Manufacturer's Suggested Retail Price (MSRP), also known as "sticker" price, is a recommended selling price that automakers give a new car that is above the invoice price paid by the dealer. It is a price that does not include any options that can be added to a particular car style. When shown as a range, the prices are starting MSRPs, without options, for multiple styles for that model.
This price range reflects the Kelley Blue Book Suggested Retail value for all trim levels, but not necessarily all available options.
The Kelley Blue Book Suggested Retail value represents the amount an auto dealer might ask for a specific vehicle; the actual sale price will vary. A vehicle's popularity, condition, warranty, color and local market conditions are factors involved in determining a final price. The retail value is not a trade-in or private party value.
The Suggested Retail value assumes that the vehicle has been fully reconditioned and has a clean title history. The Suggested Retail value also allows for advertising, sales commissions, insurance and other costs of doing business as a dealer. Most vehicles offered at this price have passed an inspection, and some may carry a warranty. Vehicle mileage is assumed to be normal or below normal.
Best Bets get above-average mpg, class-average or better reliability, class-average or better crash-test ratings, and our recommendation.
By Jim Flammang
July 19, 2005
Vehicle Overview Chrysler sporadically marketed automobiles under the "300" designation for half a century. In its 1999 to 2004 iteration, the Chrysler 300M was a front-wheel-drive sedan with V-6 power.
A completely different 300 sedan joined Chrysler's lineup for 2005, with rear-wheel drive. To counteract concerns that the rear-drive 300 won't handle properly on snow and ice, Chrysler offers an Electronic Stability Program in upper-end models. It's an option for the base sedan.
Base and Touring editions are offered for 2006, along with a Limited option package. A new BeltAlert system has been installed, and a tire-pressure monitor is standard on Touring and Limited editions. A newly available backseat DVD entertainment system uses a 7-inch flip-up screen in the center console.
Dodge introduced a closely related Magnum series for 2005, but the Magnum is a wagon rather than a four-door sedan. All-wheel-drive versions of the 300 and Magnum also are available. Chrysler also offers a Hemi-powered 300C, which is listed separately in the Research section.
Exterior The 300 looks bold and imposing, flaunting a distinctive shape and riding a 120-inch wheelbase. Aluminum is used for the hood and deck lid. Sizable wheel openings encircle either 17- or 18-inch tires.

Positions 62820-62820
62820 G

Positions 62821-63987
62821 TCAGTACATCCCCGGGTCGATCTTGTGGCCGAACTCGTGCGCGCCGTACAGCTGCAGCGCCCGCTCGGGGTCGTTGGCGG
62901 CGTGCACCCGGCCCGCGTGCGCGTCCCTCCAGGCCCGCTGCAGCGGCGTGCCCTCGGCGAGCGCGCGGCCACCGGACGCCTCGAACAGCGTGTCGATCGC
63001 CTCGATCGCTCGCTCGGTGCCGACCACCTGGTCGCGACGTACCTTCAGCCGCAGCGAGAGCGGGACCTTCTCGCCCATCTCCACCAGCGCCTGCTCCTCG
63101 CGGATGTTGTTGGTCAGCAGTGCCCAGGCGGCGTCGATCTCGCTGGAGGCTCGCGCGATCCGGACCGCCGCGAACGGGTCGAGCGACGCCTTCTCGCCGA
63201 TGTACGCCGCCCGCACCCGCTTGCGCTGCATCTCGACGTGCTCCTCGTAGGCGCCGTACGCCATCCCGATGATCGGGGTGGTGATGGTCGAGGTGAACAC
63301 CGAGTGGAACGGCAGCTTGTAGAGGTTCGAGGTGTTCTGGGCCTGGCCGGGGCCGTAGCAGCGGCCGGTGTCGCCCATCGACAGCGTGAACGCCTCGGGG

Interior Though the 300 is shorter overall than the old 300M, it's larger inside. The seating position is 2.5 inches higher, and a four-gauge instrument cluster with light silver faces and chrome trim rings has watch-face styling. Trunk volume totals 15.6 cubic feet.
In addition to chrome-clad aluminum wheels, the 2006 Limited package includes automatic headlamps and dual-zone automatic climate control with infrared sensing.
Under the Hood A 2.7-liter V-6 produces 190 horsepower in the base sedan. Other models get a 250-hp, 3.5-liter V-6. Both engines team with a four-speed-automatic transmission in rear-wheel-drive 300s, but the all-wheel-drive 300's 3.5-liter V-6 drives a five-speed automatic.
Safety Antilock brakes, traction control and an Electronic Stability Program are optional on the base sedan and standard on other models. Side curtain-type airbags are optional.
Driving Impressions From the first moments behind the wheel, the 300 feels especially solid and substantial. The 3.5-liter V-6 delivers adequate power for mountainous terrain, but no true surplus. Except for a slight snarl when pushing hard while climbing, the V-6 is very quiet. Performance is almost as appealing with the 2.7-liter V-6, which is a little noisier.
The 300 steers easily and demands just enough effort to impart a semi-sporty sensation. You can expect a confident feel through winding roads.
Performance in snow and ice is amazing because of the Electronic Stability Program. Even if you tromp the gas on a snow-packed curve, the system kicks in immediately — albeit assertively — to keep the car on course.
The seats are reasonably supportive and comfortable, but a bit hard. Abundant glass area and large mirrors help visibility. Backseat space is abundant.